Jury Award Against Pursuant On Hold
August 6, 2013 Mark Hrywna
A night cap after an industry conference led to not only allegations of inappropriate behavior but eventually resulted in a nearly $200,000 jury verdict against one of the nation’s largest fundraising agencies. The Pursuant Group, accused by former executive Philip Capps of retaliation after he filed complaints with the Equal Employment Opportunity Commission (EEOC), has asked a judge to set aside the entire judgment, which is not legal until a judge enters it.
The motion might lay the groundwork for filing an official appeal by the Dallas, Texas-based firm if it’s denied.
In a May 24 judgment by a jury in U.S. District Court, Northern District of Texas, Dallas Division, Capps was awarded:
- $70,000 in back pay and benefits;
- $25,000 for emotional pain and suffering, mental anguish, loss of enjoyment of life, loss of seniority, expenses related to job search, and loss of reputation; and,
- $100,000 in punitive damages.
Pursuant “made every reasonable effort to resolve this dispute to Mr. Capps’ satisfaction,” according to a statement provided through Pursuant’s attorney, Stephen Key of Key Harrington Barnes. Capps was seeking $1.8 million in damages — including $1 million in punitive damages — which made “settlement impossible,” he said.
Capps referred inquiries to his attorney, Justin Jeter of Mathis, Donheiser & Jeter, who presented evidence for “front pay” damages in late July just before the response to Key’s motion. The jury can only award compensatory, back pay and punitive damages, Jeter said, but assuming a win, a judge also can award front pay and attorneys’ fees.
Front pay is the difference between what Capps would have earned in his previous position and his current position. Jeter said front pay can go as far into the future as a judge wants to take it.
The verdict in May climaxed more than a year of litigation that started in May 2012 when Capps filed a complaint with the EEOC.
Capps, who now works as a regional sales director at IBM, was hired in March 2011 to be Pursuant’s senior vice president of sales. He and several co-workers were at a bar during an industry conference in October 2011. It is alleged in court documents that Capps and Gary Cole, Pursuant’s executive vice president of consulting, took each other’s cell phones and Cole sent “inappropriate texts” to others, including some Pursuant employees. Later, while at the rooftop lounge, Cole would not stop making hand gestures simulating masturbation to Capps as well as his wife and son. “To be clear, he performed this act to each person individually and over repeated objections,” according to court documents.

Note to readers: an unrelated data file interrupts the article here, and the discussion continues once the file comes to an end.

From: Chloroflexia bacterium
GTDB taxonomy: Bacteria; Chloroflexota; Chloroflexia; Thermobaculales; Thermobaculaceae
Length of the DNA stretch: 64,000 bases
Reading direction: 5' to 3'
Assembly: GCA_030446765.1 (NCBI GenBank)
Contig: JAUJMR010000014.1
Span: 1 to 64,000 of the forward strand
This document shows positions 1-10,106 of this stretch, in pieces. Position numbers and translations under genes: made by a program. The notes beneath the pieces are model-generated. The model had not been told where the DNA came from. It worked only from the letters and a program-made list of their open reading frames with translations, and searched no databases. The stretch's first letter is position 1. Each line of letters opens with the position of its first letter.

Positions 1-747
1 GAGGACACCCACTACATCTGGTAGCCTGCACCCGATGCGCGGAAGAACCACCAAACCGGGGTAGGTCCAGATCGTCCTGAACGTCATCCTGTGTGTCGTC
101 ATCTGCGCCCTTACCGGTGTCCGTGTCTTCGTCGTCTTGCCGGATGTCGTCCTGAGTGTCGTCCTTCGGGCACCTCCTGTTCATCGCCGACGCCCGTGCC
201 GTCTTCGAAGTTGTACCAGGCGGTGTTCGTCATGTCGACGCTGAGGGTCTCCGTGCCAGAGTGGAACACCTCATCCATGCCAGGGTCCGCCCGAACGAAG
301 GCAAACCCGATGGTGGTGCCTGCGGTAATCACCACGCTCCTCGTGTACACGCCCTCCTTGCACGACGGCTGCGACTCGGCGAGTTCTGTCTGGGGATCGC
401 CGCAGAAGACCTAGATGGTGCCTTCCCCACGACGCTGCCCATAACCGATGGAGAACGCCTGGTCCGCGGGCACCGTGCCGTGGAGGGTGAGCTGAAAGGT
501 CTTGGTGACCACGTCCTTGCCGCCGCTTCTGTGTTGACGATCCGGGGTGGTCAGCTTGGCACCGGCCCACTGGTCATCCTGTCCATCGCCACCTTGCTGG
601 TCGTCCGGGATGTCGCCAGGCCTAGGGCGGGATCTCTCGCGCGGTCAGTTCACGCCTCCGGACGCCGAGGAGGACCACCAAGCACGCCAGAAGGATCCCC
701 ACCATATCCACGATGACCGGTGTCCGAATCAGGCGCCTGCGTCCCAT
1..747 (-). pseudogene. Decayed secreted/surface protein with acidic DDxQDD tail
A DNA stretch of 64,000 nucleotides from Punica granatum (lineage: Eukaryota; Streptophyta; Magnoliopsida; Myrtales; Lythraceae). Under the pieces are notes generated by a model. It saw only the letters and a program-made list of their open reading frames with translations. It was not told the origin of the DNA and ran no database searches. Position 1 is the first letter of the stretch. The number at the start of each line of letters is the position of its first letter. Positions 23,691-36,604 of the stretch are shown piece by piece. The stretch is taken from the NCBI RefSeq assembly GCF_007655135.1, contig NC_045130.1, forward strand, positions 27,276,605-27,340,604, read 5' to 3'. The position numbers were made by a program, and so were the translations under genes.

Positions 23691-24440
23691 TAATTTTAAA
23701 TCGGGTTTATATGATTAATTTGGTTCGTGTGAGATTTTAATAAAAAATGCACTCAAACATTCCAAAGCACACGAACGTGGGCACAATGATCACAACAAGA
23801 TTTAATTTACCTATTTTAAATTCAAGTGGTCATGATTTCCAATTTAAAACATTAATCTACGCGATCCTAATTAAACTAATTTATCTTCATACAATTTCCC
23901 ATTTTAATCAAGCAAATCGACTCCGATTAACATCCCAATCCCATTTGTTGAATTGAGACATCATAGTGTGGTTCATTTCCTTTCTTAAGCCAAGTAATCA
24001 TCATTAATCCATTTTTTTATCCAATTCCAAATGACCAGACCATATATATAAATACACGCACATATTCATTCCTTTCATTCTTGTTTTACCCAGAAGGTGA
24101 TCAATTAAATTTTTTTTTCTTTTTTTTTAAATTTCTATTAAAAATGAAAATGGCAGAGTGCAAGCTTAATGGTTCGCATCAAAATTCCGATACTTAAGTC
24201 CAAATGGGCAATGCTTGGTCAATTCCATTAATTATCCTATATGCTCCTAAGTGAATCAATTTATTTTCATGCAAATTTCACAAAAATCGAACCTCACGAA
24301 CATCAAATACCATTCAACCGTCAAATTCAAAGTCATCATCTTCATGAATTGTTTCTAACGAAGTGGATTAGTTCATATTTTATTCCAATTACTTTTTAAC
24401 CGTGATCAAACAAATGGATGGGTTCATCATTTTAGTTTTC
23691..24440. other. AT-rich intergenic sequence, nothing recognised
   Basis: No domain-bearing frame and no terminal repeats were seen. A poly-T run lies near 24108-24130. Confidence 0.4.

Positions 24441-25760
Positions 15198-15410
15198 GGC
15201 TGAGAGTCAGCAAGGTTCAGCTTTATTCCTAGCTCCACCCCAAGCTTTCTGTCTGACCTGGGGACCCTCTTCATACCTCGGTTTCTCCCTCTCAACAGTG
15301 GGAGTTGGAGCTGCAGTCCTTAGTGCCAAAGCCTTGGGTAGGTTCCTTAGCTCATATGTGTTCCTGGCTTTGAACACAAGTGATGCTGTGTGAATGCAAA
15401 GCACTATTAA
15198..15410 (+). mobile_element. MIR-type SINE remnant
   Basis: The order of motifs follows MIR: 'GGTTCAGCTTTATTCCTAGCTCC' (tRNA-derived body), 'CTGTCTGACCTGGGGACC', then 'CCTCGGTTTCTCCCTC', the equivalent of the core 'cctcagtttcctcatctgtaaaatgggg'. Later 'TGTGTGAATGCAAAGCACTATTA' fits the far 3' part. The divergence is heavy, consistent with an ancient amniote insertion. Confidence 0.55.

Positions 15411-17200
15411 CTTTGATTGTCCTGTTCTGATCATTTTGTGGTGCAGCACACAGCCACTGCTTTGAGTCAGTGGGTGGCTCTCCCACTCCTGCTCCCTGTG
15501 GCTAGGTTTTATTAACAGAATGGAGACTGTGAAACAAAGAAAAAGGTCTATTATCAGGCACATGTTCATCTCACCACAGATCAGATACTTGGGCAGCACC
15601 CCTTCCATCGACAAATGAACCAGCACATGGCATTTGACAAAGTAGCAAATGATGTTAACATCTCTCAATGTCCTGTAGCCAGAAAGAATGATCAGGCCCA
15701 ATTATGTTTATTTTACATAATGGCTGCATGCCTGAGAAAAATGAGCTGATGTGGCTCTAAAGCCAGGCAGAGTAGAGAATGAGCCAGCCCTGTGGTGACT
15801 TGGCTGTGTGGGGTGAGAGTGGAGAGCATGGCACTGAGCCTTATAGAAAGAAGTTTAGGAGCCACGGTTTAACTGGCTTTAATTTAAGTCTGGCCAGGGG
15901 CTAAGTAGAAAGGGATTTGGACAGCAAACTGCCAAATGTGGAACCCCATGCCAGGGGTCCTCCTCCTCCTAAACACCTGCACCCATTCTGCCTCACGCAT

Capps reported the incident, at the urging of two other female employees, to CEO Trent Ricker, who “immediately addressed the inappropriate behavior of all involved. The matter was considered resolved,” according to Pursuant’s original complaint and request for declaratory judgment. Capps, in his counterclaim, denied that Ricker immediately addressed it or resolved the situation.
In February 2012, Capps and the firm began discussion about changing his pay, with a compensation plan that could increase his salary at least $100,000. Capps rejected the proposal and insisted on an executive vice president title. Pursuant claimed in court documents that it never presented more than an “illusory ‘rough draft.’”
“Both Mr. Capps and his attorney unequivocally communicated that Mr. Capps no longer desired to work for the Pursuant Group. Shortly thereafter, the company discovered that Mr. Capps was forwarding hundreds of pages of highly confidential information from the company’s server to his personal email account,” Pursuant’s statement continued in part. “The congruence of these realities left the company with no choice but to place Mr. Capps on leave until such time as the details of his exit could be worked out with his attorney.”
Capps lodged complaints beginning in April 2012 and began forwarding emails to his personal email account for “reasons unrelated to Pursuant’s business,” though the company claimed it was confidential information that he began to forward. In court documents, the company claimed that Capps “repeatedly threatened to bring ‘embarrassing’ and ‘harmful’ litigation,” including naming key executives as defendants, unless it made “satisfactory payments” to him.
Capps emailed Pursuant COO Ross Miller and the Board of Directors claiming that he was being denied a pay raise because of his complaint to Ricker about the actions during the October conference. Within days of filing the claim, Capps alleged he was berated and cursed at and then suspended.
Capps filed a charge of retaliation with the EEOC in May 2012 after which he was placed on unpaid leave and Pursuant sued him, soon after suspending him without pay “indefinitely.”